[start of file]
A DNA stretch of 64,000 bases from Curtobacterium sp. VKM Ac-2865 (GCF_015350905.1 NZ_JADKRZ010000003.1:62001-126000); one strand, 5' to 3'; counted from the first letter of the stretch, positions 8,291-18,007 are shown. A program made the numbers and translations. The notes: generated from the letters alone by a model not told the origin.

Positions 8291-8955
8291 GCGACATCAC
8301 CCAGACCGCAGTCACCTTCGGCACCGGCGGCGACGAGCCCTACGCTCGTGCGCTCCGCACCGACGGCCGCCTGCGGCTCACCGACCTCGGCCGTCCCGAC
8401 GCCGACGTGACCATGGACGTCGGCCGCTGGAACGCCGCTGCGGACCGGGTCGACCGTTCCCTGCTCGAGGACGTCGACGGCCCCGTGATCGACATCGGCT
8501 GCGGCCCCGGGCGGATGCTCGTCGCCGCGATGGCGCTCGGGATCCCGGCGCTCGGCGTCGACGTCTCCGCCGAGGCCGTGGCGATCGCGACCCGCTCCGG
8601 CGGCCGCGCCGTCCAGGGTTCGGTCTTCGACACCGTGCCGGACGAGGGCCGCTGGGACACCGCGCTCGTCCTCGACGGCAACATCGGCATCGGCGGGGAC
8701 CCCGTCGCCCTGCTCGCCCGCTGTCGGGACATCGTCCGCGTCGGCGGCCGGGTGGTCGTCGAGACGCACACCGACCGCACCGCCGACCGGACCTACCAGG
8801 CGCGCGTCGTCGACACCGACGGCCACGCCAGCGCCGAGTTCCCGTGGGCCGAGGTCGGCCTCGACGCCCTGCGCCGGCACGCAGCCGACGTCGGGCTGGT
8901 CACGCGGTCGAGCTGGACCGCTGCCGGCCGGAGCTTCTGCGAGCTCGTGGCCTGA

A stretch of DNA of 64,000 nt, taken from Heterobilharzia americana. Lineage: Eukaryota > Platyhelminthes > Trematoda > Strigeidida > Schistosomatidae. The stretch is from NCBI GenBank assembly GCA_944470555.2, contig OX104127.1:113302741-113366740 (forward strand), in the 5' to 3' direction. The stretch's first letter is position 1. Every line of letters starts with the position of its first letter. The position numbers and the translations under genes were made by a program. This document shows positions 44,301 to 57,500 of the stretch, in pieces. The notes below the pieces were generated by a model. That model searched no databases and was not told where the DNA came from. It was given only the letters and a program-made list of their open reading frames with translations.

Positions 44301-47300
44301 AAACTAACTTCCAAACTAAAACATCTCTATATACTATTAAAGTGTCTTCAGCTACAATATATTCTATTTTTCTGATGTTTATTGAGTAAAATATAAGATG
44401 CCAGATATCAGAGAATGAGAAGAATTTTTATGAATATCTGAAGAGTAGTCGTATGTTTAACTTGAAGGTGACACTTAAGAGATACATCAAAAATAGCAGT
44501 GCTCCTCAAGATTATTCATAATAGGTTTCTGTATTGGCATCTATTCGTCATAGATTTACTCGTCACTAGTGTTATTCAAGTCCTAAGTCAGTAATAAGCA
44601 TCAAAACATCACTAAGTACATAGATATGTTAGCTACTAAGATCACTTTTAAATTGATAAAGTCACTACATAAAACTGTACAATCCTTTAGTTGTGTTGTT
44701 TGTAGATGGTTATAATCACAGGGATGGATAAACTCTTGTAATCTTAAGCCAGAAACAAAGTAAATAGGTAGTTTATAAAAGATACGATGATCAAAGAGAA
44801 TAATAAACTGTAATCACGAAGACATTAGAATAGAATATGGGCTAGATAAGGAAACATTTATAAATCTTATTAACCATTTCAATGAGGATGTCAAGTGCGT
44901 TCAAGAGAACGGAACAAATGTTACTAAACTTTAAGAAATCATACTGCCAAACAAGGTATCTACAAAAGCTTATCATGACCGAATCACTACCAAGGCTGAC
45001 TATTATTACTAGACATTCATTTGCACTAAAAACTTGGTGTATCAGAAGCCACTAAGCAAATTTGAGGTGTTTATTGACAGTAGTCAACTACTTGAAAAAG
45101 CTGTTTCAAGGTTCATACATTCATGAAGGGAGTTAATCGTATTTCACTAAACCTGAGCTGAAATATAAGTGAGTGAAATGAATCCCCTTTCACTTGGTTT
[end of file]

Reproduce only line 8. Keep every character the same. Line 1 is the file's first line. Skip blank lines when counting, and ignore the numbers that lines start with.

8701 CCCGTCGCCCTGCTCGCCCGCTGTCGGGACATCGTCCGCGTCGGCGGCCGGGTGGTCGTCGAGACGCACACCGACCGCACCGCCGACCGGACCTACCAGG